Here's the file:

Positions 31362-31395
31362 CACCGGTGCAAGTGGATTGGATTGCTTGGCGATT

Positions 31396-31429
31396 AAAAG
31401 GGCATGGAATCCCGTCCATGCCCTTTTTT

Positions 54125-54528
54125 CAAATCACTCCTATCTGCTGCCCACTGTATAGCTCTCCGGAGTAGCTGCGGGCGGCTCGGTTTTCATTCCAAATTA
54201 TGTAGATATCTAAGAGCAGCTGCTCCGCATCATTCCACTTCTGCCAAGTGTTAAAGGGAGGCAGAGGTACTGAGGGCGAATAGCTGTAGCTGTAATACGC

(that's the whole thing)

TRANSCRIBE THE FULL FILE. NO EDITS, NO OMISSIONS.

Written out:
Positions 31362-31395
31362 CACCGGTGCAAGTGGATTGGATTGCTTGGCGATT

Positions 31396-31429
31396 AAAAG
31401 GGCATGGAATCCCGTCCATGCCCTTTTTT

Positions 54125-54528
54125 CAAATCACTCCTATCTGCTGCCCACTGTATAGCTCTCCGGAGTAGCTGCGGGCGGCTCGGTTTTCATTCCAAATTA
54201 TGTAGATATCTAAGAGCAGCTGCTCCGCATCATTCCACTTCTGCCAAGTGTTAAAGGGAGGCAGAGGTACTGAGGGCGAATAGCTGTAGCTGTAATACGC